2005  

* I received an email from Amari Hamadene in which he claims that his name was used by an unknown person in the commission of these fraudulent submissions and that he is the victim of a hoax.  One wonders what the point is here...why would anyone bother to sign someone else's name to stolen intellectual property?  But then I suppose, given the thrust of my essay, anything is possible.

Here is Mr. Hamadene's email:

Dear editor,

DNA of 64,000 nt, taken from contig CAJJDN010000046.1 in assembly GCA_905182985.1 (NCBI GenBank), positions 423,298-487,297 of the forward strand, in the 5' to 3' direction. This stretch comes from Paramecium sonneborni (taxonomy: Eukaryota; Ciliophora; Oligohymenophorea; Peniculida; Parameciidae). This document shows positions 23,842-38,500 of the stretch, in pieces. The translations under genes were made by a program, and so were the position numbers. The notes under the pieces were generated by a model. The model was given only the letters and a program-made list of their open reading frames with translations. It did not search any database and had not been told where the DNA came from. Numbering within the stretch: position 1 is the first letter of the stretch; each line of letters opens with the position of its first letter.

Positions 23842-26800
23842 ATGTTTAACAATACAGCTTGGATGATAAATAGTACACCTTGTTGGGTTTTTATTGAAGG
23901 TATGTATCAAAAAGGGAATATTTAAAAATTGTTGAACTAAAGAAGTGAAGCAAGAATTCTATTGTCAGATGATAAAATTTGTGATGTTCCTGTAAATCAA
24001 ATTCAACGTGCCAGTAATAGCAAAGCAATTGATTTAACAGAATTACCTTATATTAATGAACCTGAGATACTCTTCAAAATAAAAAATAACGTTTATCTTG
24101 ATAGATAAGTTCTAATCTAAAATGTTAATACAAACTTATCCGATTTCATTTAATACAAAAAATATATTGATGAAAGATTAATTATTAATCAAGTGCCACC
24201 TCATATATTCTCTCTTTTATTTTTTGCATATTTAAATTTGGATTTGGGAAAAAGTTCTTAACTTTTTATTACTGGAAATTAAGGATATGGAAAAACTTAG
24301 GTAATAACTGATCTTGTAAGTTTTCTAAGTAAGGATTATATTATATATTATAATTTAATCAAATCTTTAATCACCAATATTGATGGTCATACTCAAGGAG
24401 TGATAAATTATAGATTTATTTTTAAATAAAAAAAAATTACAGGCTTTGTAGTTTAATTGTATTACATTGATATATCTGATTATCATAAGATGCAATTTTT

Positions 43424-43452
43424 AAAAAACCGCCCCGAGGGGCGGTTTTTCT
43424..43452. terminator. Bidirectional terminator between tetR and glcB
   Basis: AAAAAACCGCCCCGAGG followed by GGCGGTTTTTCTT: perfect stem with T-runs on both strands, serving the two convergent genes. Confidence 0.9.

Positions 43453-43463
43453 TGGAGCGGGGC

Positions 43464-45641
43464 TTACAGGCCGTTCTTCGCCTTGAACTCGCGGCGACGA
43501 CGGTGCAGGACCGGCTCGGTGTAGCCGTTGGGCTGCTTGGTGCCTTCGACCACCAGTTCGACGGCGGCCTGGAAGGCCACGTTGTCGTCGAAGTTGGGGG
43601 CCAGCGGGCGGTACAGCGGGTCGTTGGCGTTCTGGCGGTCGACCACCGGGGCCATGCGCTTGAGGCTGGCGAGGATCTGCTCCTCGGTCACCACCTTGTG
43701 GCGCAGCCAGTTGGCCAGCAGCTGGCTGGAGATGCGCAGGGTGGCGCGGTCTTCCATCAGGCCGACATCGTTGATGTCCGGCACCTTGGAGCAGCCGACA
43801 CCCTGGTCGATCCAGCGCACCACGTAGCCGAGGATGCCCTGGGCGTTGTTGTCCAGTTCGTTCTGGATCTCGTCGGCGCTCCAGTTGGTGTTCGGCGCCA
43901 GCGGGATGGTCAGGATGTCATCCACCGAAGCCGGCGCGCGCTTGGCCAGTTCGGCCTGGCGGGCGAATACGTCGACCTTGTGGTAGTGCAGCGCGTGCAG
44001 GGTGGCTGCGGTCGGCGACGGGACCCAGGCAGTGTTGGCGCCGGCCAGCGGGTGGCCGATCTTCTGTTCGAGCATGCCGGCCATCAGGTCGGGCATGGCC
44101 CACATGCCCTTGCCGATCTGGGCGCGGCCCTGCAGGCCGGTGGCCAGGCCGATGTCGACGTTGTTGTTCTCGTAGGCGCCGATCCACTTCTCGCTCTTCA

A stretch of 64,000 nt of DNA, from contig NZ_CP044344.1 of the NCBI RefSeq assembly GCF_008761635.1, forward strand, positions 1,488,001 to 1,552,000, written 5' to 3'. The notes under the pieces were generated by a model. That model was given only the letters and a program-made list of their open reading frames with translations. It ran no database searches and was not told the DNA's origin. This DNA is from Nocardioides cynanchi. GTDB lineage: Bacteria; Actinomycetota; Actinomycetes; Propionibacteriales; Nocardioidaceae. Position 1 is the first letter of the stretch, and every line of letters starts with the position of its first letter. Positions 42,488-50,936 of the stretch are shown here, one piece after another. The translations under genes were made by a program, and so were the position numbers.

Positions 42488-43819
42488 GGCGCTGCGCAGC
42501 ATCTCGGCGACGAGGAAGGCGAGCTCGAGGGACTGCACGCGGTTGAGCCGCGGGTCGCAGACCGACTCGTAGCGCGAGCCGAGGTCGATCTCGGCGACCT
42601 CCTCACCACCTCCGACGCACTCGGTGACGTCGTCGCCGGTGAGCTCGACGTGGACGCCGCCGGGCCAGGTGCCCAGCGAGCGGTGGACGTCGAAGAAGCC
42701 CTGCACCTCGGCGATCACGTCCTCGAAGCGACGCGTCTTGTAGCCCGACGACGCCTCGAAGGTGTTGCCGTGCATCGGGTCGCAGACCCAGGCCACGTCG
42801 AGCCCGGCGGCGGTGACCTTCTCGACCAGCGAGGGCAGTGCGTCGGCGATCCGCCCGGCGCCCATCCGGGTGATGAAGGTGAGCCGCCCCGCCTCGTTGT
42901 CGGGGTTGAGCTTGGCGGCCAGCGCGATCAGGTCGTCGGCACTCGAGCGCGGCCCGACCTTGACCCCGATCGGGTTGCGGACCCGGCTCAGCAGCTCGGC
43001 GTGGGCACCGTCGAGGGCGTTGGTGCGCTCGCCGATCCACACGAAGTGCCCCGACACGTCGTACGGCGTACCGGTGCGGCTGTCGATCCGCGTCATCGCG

A few days ago, you published on your web journal an article untitled Poet heal thyself by RD Armstrong concerning my person. Briskly, you go with the rumors in a squalid crusade without taking time to consult me, nor also to try to discover reasonably the truth. Since this date, I was in contact with a certain person which informed that I am really accused of plagiarism and we arrived to the fact that he considered the case as closed in his website. But in spite of this, the article you present as prophetical and which himself erased from his archives long time ago continue to be published in your site without taking in consideration all the consequences this can have on my person. I wonder today, what are your real intentions and wish to receive from your part an explanation to this?